This determines the pipe's cross-sectional area, from which we can calculate the ID. Typical exhaust pipes are 18ga. (wall thickness of .049"), so the OD will be .098" larger. From this we can construct a formula for an 8 cylinder motor, and factor in the 18ga. wall thickness:

Area of Primary Pipe = RPM ? Motor Size ? 705,600
Pipe ID2 = RPM ? Motor Size ? 705,600 ? .7854
Pipe ID2 = RPM ? Motor Size ? 554,177
ID = (RPM ? Motor Size ? 554,177).5
OD = (RPM ? Motor Size ? 554,177).5 + .098"

Remember that your peak torque RPM will always be lower than your peak HP
RPM. The separation between peak torque and peak power is roughly
proportionate to your range of useable power (wider is better). Be realistic in your
estimates and plans - peak torque @ 7000 RPM sounds good, but is almost certainly
beyond the breathing ability of even a professionally-built race motor, and if
true will make the car impossible to launch. Note that 1-1/2" pipe is large
enough for a 273" motor with max torque @ 4000 RPM. A 360" only needs 1-3/4"
for 4200 RPM. A 440" is fine @ 4500 RPM with 2" primaries.

If choosing pipes for a 4WD, van, towing, etc. keep the size small to
improve torque where you need it most - the lower RPM ranges, typically 2500-3500.
One exception where use of a larger pipe (than indicated by the above
formula) will help power is, of course, motors using nitrous oxide, supercharger
or turbocharger. In these cases, size the pipe for the expected peak torque,
not the motor size.

Another instance where a slightly larger pipe may help is where the
departure angle of the pipe from the flange is very sharp (typically downward). The
added cross-sectional area immediately after the flange apparently helps
reduce the restrictive effect of a small radius after the port. This partially
explains why some header models or brands work better than others with similar
dimensions.

As far as ability of an exhaust system to flow enough air for a given amount of horsepower without causing significant back pressure, this is from one of David Vizard's books:

1. For avoiding significant restriction from back pressure, the pipe should flow at least 2.2CFM per horsepower produced.

2. A straight pipe will flow ~115CFM per square inch of area (using inside diameter of the pipe)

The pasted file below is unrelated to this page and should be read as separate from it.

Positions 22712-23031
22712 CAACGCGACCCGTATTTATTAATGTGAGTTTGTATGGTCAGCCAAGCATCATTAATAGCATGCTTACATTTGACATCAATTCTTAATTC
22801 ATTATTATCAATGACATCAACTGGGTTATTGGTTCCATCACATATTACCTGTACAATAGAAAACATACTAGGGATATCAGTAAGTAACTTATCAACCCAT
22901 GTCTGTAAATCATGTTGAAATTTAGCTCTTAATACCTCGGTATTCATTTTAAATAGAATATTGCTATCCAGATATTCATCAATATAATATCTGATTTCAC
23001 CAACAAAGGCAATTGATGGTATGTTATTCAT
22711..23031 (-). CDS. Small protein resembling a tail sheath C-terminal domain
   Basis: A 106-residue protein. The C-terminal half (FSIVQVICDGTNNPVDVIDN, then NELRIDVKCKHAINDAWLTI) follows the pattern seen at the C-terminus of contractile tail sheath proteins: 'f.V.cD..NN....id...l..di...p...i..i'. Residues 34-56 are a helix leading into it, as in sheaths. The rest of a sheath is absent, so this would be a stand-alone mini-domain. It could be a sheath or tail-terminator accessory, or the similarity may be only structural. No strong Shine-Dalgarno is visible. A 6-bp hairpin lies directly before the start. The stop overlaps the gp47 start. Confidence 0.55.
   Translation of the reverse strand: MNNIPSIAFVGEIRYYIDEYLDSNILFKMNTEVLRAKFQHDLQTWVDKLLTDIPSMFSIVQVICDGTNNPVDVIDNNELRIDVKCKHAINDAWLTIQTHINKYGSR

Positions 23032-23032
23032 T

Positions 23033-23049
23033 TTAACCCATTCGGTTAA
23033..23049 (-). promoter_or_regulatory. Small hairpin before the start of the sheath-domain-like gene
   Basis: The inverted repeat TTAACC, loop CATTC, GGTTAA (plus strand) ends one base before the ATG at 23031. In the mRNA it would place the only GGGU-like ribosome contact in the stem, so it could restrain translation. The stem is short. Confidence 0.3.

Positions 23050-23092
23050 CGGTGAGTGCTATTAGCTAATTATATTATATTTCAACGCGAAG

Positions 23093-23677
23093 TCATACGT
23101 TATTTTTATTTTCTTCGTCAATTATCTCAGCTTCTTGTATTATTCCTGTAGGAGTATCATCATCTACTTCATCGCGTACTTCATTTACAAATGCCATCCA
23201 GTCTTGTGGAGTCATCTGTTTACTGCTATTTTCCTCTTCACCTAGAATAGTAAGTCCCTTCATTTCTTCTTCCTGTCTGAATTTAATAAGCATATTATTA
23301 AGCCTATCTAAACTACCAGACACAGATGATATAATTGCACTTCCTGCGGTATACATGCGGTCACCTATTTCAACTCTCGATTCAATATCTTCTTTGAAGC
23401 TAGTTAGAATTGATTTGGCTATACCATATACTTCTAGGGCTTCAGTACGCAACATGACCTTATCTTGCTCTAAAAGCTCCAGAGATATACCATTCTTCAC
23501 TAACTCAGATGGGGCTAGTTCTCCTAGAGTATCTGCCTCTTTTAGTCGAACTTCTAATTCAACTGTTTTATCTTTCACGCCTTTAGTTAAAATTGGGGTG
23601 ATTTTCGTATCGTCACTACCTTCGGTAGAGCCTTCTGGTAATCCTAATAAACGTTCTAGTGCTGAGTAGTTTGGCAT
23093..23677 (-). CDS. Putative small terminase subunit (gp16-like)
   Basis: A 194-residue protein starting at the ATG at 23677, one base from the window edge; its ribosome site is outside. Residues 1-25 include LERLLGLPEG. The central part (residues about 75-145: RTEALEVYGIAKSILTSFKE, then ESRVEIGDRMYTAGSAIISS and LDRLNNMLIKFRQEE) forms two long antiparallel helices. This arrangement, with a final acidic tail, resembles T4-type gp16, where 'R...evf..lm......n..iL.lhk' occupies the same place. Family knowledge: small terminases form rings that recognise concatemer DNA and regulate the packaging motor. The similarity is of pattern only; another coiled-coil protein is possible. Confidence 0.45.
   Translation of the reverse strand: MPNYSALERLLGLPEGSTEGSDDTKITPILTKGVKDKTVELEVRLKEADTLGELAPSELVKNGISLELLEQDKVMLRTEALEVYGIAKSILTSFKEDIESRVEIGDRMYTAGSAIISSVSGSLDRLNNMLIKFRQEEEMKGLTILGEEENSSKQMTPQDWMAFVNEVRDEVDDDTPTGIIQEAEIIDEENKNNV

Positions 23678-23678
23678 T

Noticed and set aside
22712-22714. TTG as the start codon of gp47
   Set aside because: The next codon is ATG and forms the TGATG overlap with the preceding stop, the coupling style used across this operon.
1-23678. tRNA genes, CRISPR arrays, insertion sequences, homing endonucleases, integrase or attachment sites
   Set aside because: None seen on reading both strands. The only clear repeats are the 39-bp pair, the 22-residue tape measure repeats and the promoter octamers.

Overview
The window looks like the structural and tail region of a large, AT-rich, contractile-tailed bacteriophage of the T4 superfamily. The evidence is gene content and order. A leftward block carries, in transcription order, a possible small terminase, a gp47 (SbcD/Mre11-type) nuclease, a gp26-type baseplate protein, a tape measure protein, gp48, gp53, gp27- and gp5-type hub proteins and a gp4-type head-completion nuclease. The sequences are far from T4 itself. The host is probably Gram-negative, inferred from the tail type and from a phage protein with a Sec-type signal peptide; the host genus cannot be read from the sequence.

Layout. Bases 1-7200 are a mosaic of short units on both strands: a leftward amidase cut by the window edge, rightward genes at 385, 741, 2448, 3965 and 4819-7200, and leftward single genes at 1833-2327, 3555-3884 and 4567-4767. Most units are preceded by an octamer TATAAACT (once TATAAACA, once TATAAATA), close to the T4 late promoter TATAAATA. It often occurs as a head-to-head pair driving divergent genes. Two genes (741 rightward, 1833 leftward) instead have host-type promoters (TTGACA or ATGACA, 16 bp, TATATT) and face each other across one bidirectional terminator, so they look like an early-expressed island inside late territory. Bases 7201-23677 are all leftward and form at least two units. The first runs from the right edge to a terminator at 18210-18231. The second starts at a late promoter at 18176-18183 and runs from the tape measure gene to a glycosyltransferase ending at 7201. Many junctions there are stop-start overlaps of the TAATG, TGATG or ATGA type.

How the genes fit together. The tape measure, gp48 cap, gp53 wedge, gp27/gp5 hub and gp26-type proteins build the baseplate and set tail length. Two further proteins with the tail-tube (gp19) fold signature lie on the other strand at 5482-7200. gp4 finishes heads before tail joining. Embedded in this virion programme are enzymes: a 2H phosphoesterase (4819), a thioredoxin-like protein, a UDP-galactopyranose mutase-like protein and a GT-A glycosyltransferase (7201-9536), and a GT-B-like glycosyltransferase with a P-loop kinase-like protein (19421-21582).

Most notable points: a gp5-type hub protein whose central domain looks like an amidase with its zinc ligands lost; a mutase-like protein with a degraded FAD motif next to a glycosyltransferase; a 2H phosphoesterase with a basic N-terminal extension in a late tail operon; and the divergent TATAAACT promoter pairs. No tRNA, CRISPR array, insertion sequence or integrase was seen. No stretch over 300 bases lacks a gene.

Recommended Header Primary Tube Diameter:

Horsepower / Primary Tube Diameter
200-325 hp. - 1 1/2 in.
275-425 hp. - 1 5/8 in.
400-500 hp. - 1 3/4 in. or 1 7/8 in.
500-Plus hp. - 2.0 in. or larger

It would appear that Hutter Performance is right on the money with the choice of a 1.75" diameter header pipe.
 
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TXFlyGuy

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Just got the results in from Trevor. There is a substantial power gain, mostly above 3600 rpm. This would be a benefit to those with the 84 inch prop and the standard gearbox. Your max limit for rpm is over 5000. This would allow you to cruise at altitudes above 8000 feet, and get more power from your LS3. While easily staying at or below the 300 hp limit. The advantage of the smaller prop is you can turn it faster and the tips will remain subsonic.
The other big advantage will be in climb performance. This is a safety issue as you might want or need to climb through a cloud layer quickly in order to avoid icing. Or simply get on top above the weather.
Note: There is no such thing as too much climb Performance.

3800 rpm = +5 hp / +6 torque. 305hp / 421 lbs
4000 rpm = +16 hp / +20 torque. 336hp / 440 lbs
4200 rpm = +31 hp / +38 torque. 371hp / 463 lbs
4500 rpm = +42 hp / +49 torque. 412hp / 480 lbs
 
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TXFlyGuy

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The owners of LS376/495 engines are thrilled with this data. More power than we ever thought we would have.
This will really pay off at high cruise altitudes.
 

Voidhawk9

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Did you switch from the 376/480 to the 376/495 at some point? My impression was the 495 gained more power at the top, but sacrificed it lower down.
 

TXFlyGuy

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Did you switch from the 376/480 to the 376/495 at some point? My impression was the 495 gained more power at the top, but sacrificed it lower down.
No changes made, other than GM changed the nomenclature to LS376/495. The Hot Cam puts out more power than they first thought (or wanted anyone to know). We got 525 hp on the dyno.

The difference mainly is above 2800 rpm for the benefit of the Hot Cam. Perfect as our settings will not be below 3600 rpm most of the time. 4000 rpm for high speed cruise. That keeps the prop tips in the sweet-spot, at .65 Mach.

For those wondering about specific fuel flow, here is what we have right now:

29 inches manifold pressure / 4000 rpm = 336 hp / 28 gallons per hour fuel flow.

That is in line with what Holley stated, .5 lbs per hour, per hp.